In 1899 legendary newspaperman Kyutaro Abiko — known to historians as the most influential Japanese immigrant to America — established the Nichi Bei Shimbun, which would become the most influential Japanese American newspaper in the country prior to World War II. Abiko, who also founded three Japanese American farming colonies in California’s Central Valley, encouraged Japanese immigrants to settle in their adoptive country, and to rebuild their lives in America.
After the war, some former staff of the Nichi Bei Shimbun came back to establish the Nichi Bei Times with the goal of getting the community reconnected after their devastating incarceration in wartime concentration camps. Led by Shichinosuke Asano, a protege of Takeshi “Kei” Hara — the first commoner prime minister of Japan — the first issue of the Nichi Bei Times rolled off the presses on May 18, 1946. The early pages were used by Asano to raise awareness of and funds for postwar relief efforts in Japan, and the newspaper would help in obtaining redress for the community for their wartime incarceration.
An inspired rebirth…
As the Nichi Bei Times board of directors decided to close the newspaper after 63 years in September of 2009, a group of Nichi Bei Times staff and contributing writers, media professionals and community leaders — encouraged and supported by the Japanese American community — set out to rebuild in the spirit of the Issei, brick by brick. They established the Nichi Bei Foundation, an educational and charitable nonprofit organization, as a means to support community organizations, shed light on community issues and document the community’s history.
Just one week after the last edition of the Nichi Bei Times rolled off the presses, the very first edition of the Nichi Bei Weekly was published as the first ethnic nonprofit newspaper of its kind in the country.
Born in one of the worst economic climates in decades, with virtually no seed money, the pioneering rebirth of the Nichi Bei Foundation and the Nichi Bei Weekly has become one of the most inspired community movements in recent memory.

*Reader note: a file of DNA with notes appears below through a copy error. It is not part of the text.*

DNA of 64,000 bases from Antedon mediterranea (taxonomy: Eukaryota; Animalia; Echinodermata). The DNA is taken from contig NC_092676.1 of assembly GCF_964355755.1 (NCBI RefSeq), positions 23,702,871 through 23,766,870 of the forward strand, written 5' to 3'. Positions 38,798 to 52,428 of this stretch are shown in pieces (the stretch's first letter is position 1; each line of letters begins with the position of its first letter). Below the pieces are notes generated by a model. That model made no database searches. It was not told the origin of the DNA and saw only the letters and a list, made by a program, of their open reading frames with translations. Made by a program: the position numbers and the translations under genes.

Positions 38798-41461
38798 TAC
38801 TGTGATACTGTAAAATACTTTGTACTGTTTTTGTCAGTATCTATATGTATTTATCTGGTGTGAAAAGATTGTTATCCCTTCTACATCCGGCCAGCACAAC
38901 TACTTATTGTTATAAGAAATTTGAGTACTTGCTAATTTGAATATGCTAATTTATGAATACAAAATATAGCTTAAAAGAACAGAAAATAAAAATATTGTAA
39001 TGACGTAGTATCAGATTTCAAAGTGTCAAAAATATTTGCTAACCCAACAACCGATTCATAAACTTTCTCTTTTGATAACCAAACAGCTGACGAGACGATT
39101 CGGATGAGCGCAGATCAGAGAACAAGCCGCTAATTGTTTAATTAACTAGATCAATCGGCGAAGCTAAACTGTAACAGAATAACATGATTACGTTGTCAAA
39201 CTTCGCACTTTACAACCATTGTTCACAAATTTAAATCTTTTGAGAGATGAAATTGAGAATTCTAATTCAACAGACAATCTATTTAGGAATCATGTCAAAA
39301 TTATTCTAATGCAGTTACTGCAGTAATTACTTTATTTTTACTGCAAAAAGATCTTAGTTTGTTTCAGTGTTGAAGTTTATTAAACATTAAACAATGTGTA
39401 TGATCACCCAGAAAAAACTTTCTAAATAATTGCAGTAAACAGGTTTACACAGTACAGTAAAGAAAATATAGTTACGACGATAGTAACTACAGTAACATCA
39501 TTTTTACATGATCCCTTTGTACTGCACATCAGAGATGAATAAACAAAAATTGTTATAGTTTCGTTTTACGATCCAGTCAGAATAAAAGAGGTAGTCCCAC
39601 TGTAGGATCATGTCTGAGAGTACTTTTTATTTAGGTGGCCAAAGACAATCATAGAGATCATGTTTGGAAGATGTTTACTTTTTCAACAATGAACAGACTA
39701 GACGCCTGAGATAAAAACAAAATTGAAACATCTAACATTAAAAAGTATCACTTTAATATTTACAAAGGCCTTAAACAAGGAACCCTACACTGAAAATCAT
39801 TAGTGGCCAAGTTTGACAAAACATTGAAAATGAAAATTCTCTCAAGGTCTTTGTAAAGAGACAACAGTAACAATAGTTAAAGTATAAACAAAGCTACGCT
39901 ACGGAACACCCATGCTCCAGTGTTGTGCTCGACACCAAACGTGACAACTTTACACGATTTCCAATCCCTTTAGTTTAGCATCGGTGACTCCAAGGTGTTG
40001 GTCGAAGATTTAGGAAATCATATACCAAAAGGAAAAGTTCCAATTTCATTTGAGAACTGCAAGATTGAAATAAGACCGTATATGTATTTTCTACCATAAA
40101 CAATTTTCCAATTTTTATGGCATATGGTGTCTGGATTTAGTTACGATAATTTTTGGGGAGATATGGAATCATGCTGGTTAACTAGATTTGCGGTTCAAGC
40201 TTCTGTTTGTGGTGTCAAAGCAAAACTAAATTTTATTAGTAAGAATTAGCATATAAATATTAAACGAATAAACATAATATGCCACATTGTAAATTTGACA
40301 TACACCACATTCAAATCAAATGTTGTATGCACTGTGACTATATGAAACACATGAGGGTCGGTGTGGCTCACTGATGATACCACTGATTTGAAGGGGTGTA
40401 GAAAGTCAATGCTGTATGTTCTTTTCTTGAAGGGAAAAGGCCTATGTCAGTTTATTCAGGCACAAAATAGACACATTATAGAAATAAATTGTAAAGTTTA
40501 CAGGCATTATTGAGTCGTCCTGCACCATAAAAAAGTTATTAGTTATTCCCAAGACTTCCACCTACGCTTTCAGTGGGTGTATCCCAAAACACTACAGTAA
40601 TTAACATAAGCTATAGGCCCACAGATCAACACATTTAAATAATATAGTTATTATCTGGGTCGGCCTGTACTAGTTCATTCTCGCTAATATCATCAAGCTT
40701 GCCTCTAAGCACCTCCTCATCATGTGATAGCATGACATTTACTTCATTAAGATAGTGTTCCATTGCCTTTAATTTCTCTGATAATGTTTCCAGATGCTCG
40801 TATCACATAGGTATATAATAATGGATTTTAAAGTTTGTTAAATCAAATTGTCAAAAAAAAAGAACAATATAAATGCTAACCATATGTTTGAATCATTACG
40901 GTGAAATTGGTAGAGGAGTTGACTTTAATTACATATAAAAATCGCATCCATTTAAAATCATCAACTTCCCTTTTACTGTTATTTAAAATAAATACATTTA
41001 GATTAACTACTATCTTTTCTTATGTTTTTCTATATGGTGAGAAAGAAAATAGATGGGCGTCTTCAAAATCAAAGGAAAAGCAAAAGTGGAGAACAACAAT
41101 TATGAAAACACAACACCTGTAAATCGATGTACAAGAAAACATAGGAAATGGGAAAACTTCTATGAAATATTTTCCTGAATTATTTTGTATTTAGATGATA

Inspired by a community-serving historical legacy, the Nichi Bei Foundation and the Nichi Bei Weekly have a simple yet profound mission: to keep the community connected, informed and empowered.
- Kenji G. Taguma, President
- Tim Yamamura, Secretary
- Graig Inaba
- Michael Innes
- Fred Kochi
- Wayne Maeda
- Jason Okazaki
- Kiyomi Tanaka
- Jeffrey T. Yamashita
- Lisa Yokota
Read Board of Directors Bios here.
Nichi Bei Foundation Advisory Council:
- Jeff Adachi, San Francisco Public Defender
- Sandy Close, Founder and Executive Editor, New America Media
- Art Hansen, Director Emeritus, Japanese American Oral History Project, California State University, Fullerton
- Carole Hayashino, President and Executive Director, Japanese Cultural Center of Hawai‘i
- Aiko Herzig-Yoshinaga, Independent Researcher
- Lane Hirabayashi, Chair, UCLA Asian American Studies Program
- Fred Hoshiyama, Community Solidarity Activist
- Cathy Inamasu, Executive Director, Nihonmachi Little Friends
- Jan Masaoka, Director, Blue Avocado
- Dale Minami, Community Activist and Attorney
- Andy Noguchi, Civil Rights Co-Chair, Florin JACL
- Jon Osaki, Executive Director, Japanese Community Youth Council
- Paul Osaki, Executive Director, Japanese Cultural and Community Center of Northern California
- Don Tamaki, Chair, San Francisco Japantown Foundation
- Twila Tomita, Board Member, Florin JACL
- Rosalyn Tonai, Executive Director, National Japanese American Historical Society
- Bill Watanabe, Executive Director, Little Tokyo Service Center
- Jimi Yamaichi, Curator and Historian, Japanese American Museum of San Jose
- Akemi Kikumura Yano, former President and CEO, Japanese American National Museum